A former Main Line investment banker who made a career of flouting state laws and preying on cash-strapped people to build one of the nation’s largest payday-lending empires was sentenced to 14 years in federal prison and stripped of more than $64 million in assets. But Charles M. Hallinan, 77, of Villanova, remained unrepentant in the face of a prison term that his lawyers said might as well be a “death sentence” given his age and rapidly declining health.
Hallinan said nothing when given the chance to address U.S. District Judge Eduardo Robreno before his punishment was imposed. In interviews with probation officers before Friday’s hearing in Philadelphia, he said he was “exactly the opposite” of contrite, writes Jeremy Roebuck in the Philadelphia Daily News.
Hallinan pioneered many of those tactics in an effort to evade state regulatory efforts, and taught many of the industry’s other top lenders how to make millions by illegally offering low-dollar, high-interest loans to financially desperate borrowers with limited access to more traditional lines of credit.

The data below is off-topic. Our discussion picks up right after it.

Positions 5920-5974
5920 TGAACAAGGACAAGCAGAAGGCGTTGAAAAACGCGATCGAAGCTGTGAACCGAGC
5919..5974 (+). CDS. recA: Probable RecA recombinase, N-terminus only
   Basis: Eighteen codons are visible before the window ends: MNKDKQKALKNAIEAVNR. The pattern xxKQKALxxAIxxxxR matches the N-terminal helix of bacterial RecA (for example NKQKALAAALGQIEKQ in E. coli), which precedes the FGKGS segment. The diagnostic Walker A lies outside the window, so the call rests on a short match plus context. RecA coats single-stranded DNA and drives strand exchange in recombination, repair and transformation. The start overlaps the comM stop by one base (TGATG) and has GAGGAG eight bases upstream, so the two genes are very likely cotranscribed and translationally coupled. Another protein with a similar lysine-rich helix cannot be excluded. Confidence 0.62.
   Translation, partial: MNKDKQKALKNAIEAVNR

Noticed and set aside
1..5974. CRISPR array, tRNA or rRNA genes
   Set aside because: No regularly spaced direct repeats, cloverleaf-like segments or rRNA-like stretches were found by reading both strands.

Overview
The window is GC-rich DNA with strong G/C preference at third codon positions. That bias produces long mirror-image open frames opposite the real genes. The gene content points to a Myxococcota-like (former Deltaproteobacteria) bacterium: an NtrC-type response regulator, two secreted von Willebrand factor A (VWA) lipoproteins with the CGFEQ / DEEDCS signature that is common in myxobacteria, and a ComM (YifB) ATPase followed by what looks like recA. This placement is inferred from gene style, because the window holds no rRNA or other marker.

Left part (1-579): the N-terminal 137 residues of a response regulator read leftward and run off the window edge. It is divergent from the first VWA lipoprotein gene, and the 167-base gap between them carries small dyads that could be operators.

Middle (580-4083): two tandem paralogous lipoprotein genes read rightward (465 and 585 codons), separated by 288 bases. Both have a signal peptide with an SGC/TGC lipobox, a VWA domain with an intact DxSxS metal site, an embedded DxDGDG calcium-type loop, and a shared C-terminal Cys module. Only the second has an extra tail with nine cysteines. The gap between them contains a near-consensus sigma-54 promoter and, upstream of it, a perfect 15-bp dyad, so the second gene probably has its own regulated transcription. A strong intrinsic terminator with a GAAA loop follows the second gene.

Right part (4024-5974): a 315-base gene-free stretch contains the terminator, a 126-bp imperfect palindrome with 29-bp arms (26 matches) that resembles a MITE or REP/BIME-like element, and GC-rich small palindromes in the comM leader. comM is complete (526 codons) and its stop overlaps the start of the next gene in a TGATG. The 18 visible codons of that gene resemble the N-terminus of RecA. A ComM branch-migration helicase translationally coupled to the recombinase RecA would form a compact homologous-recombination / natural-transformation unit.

Interest rates on many of the loans he issued greatly exceeded rate caps instituted by the states in which borrowers lived, like Pennsylvania, which imposes a 6 percent annual limit.
Assistant U.S. Attorney Mark Dubnoff argued that there was little difference between the exorbitant fees charged by money-lending mobsters and the annual interest rates approaching 800 percent that were standard on many of Hallinan’s loans.
“The only difference between Mr. Hallinan and other loan sharks is that he doesn’t break the kneecaps of people who don’t pay his debts,” Dubnoff said. “He was charging more interest than the Mafia.”
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